Thursday 02 October, 2014

1.9 $ million for research on women’s and children’s health

Published On: Mon, Feb 26th, 2007 | Science Policy | By BioNews

A research group at Karolinska Institutet/Center for Family and Community Medicine has been granted $1.9 million (approximately SKr 13.5 million) to study how neighborhood environment affects the health of mothers and their newborns. A total of 3.5 million women will be included in the study, which is the first of its kind.

The neighborhoods where we live, inherited factors, and other aspects of our daily lives affect how a baby develops in the womb and the timing of its birth. Until now, researchers have not had access to data from sufficiently large groups to draw reliable conclusions about how the interaction works.

The present study, led by District Family Physician and Professor Jan Sundquist, will be the largest of its kind to date. It is made possible by a grant of $1.9 million from the National Institute of Child Health and Human Development, part of the U.S. Department of Health and Human Services National Institutes of Health.

“We will study whether women, who themselves were born prematurely or with low birth weight, run a greater risk of giving birth to premature or low-birth-weight babies than women who were not born prematurely or with low birth weight”, says Professor Sundquist. “Currently it’s not clear if neighborhood in and of itself can have an effect. But because we even have information about these women’s neighborhoods, we can account for neighborhood factors, as well as for numerous individual factors.”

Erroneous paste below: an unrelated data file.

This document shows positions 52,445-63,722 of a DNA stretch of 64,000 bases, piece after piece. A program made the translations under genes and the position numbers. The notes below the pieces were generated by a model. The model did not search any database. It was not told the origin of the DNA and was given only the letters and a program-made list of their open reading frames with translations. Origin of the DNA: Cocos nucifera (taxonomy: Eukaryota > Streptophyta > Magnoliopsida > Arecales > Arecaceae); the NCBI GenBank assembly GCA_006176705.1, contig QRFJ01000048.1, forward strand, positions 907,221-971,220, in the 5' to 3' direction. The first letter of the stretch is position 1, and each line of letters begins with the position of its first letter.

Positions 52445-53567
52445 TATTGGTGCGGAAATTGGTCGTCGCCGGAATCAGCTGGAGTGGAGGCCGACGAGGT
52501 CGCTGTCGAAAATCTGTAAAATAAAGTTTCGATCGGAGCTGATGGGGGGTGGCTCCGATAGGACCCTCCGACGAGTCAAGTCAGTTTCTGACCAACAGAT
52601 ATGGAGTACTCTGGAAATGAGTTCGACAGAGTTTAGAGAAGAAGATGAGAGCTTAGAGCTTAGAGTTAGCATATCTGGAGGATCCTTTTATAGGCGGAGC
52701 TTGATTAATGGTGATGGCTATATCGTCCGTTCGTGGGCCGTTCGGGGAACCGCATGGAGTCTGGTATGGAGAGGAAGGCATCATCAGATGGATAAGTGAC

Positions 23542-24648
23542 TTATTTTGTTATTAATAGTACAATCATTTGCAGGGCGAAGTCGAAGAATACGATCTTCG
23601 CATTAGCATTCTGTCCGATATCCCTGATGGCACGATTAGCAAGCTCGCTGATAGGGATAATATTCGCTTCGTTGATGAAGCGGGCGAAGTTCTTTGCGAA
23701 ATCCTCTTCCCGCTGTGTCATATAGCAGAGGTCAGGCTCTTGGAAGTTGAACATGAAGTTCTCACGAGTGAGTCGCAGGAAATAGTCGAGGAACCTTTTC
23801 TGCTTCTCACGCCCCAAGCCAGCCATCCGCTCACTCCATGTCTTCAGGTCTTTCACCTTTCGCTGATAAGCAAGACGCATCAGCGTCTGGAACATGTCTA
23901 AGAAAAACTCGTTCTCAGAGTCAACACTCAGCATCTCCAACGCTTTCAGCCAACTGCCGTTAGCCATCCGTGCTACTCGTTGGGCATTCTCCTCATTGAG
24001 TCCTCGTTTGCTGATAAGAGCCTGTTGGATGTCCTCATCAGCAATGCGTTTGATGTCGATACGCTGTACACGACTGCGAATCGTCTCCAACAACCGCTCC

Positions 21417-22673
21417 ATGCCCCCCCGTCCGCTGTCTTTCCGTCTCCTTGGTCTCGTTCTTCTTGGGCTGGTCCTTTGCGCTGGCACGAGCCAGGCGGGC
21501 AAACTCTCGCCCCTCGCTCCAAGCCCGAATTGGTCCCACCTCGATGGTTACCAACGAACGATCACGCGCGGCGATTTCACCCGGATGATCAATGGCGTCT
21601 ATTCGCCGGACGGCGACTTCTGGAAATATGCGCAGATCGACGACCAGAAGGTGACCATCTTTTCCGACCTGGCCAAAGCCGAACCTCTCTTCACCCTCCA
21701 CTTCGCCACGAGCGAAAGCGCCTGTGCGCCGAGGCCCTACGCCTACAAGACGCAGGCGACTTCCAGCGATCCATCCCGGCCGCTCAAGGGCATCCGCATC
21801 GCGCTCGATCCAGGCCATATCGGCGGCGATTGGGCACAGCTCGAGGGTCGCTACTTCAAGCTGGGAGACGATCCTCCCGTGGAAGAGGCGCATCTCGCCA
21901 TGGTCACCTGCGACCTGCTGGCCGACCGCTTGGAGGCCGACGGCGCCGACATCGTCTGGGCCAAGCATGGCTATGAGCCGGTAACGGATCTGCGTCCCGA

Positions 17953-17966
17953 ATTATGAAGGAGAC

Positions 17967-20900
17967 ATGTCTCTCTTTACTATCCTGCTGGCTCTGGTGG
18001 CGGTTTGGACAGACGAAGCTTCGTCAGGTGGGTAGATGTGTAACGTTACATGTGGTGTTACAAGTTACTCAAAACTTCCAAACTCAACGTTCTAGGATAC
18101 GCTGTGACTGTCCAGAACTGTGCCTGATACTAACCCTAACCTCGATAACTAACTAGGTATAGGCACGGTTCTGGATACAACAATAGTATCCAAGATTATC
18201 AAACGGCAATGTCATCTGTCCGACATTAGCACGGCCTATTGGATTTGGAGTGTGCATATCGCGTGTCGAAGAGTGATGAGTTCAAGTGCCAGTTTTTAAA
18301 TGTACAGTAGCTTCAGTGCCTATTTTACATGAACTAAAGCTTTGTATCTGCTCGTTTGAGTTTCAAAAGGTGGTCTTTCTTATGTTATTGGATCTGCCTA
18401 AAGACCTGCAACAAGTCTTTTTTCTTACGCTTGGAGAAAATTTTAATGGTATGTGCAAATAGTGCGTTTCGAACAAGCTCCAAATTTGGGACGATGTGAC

Researchers will take advantage of the WomMed Database at the Center for Family and Community Medicine, Karolinska Institutet. The database covers the entire population of Sweden and includes information about many mothers, aged 15-45 years, born between 1928 and 1990. Approximately 2,300 babies born in Sweden each year have low birth weight. About 500 babies are born in the 32 nd week of pregnancy or earlier, whereas 14,100 are born between the 33 rd and 36 th weeks. In this study, the term “neighborhoods” refers to the smallest geographic areas defined in Sweden (in total, 9,460 areas).

Related Links:
Karolinska Institute

More from Science Policy
  • Even Nobel Prize-winning ideas take a long time to get accepted, finds study
  • India to double expenditure on science research
  • Google better at advising teachers than Scotland’s curriculum body
  • One-size-fits-all approach to child custody dangerous for mum, child
  • The 2010 Körber Prize goes to Jiri Friml
  • Visit us on Google+